Tag Archives: c

Basic Pointers

I saw this question on reddit, and decided to help. It’s a little more fundamental than I usually blog about, but I thought it might help someone one day who only seen the abstractions that high-level languages present to us, never the nitty-gritty underneath. So as a beginner programmer the line of code: int *pApples […]

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Pointer Implications (C)

Consider the declarations of various pointer-to-an-O-accepting functions: f( O * ) f( const O * ) f( O * const ) f( const O * const ) What is the author of f() telling us about what the function will do with the O we reference in each of these cases? This, and subsequent articles, […]

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Garbage Collection is Harmful

I don’t like garbage collection. Fundamentally, my problem with languages that have a garbage collected memory model is this: memory is not the only resource. Resource Acquisiation is Initialisation. RAII as it’s often abbreviated to. RAII and object oriented languages go together beautifully because the language does the heavy lifting with its automatic calling of […]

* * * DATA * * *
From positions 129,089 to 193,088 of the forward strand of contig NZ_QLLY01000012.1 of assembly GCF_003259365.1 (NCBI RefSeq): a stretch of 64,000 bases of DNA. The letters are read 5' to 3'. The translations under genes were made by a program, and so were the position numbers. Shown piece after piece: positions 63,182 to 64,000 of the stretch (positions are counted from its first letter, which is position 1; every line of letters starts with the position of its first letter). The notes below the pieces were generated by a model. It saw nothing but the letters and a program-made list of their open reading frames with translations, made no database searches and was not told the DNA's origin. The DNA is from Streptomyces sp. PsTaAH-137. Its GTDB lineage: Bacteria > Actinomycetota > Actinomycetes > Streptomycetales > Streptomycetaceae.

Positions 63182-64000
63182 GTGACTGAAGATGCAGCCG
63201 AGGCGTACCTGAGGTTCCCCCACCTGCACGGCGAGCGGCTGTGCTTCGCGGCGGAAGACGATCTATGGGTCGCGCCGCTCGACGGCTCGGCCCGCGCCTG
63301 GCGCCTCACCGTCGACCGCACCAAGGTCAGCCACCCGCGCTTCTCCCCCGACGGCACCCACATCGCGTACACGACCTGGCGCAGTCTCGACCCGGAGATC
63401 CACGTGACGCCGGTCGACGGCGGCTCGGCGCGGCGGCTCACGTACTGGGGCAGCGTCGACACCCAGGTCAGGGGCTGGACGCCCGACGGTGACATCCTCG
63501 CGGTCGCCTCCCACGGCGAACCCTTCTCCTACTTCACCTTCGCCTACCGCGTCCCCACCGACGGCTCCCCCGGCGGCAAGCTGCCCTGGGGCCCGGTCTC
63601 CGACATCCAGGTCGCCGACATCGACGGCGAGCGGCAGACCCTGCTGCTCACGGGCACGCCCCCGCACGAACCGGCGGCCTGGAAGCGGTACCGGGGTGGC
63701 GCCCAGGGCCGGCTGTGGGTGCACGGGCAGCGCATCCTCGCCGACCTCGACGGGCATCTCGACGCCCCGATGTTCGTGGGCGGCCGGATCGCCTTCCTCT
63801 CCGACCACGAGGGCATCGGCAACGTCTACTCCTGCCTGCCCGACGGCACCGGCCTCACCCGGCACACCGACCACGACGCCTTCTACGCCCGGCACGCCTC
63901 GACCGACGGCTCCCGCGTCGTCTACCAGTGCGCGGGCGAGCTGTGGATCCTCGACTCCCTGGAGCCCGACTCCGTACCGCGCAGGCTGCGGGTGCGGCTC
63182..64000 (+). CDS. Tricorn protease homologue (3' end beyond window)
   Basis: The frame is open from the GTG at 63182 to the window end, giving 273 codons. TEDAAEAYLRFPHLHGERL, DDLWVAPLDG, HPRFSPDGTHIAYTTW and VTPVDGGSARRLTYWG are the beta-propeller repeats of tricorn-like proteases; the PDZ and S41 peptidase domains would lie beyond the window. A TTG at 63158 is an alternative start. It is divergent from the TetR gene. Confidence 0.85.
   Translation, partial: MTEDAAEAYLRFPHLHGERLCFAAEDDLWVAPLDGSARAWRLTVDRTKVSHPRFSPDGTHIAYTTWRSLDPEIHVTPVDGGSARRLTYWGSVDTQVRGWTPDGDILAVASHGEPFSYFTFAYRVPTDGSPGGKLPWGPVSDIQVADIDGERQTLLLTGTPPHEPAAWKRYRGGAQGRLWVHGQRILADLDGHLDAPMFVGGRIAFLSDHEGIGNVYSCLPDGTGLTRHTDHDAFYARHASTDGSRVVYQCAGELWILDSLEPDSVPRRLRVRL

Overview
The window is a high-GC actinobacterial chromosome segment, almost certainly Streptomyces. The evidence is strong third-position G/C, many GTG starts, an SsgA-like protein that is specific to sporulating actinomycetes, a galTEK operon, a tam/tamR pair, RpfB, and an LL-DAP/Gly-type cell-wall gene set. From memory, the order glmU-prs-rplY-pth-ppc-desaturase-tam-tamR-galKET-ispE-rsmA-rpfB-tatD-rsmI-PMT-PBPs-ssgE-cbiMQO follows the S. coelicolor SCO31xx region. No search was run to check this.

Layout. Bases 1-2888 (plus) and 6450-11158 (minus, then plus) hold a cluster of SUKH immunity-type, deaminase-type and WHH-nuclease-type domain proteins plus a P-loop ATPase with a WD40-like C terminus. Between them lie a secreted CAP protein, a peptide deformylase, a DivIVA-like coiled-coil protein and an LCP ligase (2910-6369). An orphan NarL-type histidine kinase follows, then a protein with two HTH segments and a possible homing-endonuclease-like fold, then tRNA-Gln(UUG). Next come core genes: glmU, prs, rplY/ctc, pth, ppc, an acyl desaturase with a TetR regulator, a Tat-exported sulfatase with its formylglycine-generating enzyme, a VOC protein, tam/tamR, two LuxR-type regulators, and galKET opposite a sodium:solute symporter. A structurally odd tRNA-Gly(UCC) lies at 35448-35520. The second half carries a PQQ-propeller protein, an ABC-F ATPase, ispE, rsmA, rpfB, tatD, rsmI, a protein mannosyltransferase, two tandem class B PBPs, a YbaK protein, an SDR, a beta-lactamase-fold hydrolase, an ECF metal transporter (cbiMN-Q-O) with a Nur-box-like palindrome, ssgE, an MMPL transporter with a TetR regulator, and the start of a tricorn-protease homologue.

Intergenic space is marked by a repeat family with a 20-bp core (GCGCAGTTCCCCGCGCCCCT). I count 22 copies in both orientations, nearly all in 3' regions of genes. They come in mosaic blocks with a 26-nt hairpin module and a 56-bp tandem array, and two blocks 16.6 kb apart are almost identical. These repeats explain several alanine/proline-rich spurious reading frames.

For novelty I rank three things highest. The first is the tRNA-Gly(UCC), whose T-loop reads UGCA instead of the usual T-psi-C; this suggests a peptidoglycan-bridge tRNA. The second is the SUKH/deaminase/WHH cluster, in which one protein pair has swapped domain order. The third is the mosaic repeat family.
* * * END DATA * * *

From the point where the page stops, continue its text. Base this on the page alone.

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Invisible Races

When you’re writing multi-threaded applications, the problem you are working hardest to avoid is that of data races. Here’s an example (assume a 32-bit x86 system): int global = 0; void thread1() { global += 1; } void thread2() { global = 0x10000; } The race here is pretty obvious. Two threads are accessing the […]

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Valgrind II — helgrind

Last time we looked at valgrind’s memory leak detector, memcheck. This time we’ll be looking at an even more difficult to catch class of bug, thread race conditions. First let’s be clear what a thread race is: a race is when two threads run code that access the same piece of memory. The outcome is […]

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Valgrind I — memcheck

In this series I’m going to give you a quick tour of the valgrind tool suite. valgrind is useful for finding those hard-to-find, serious-repercussion bugs that can sneak into your code. Consider this C++ program: // C++ #include <iostream> // C #include <stdlib.h> // OS #include <sys/types.h> #include <sys/stat.h> #include <fcntl.h> #include <unistd.h> using namespace […]

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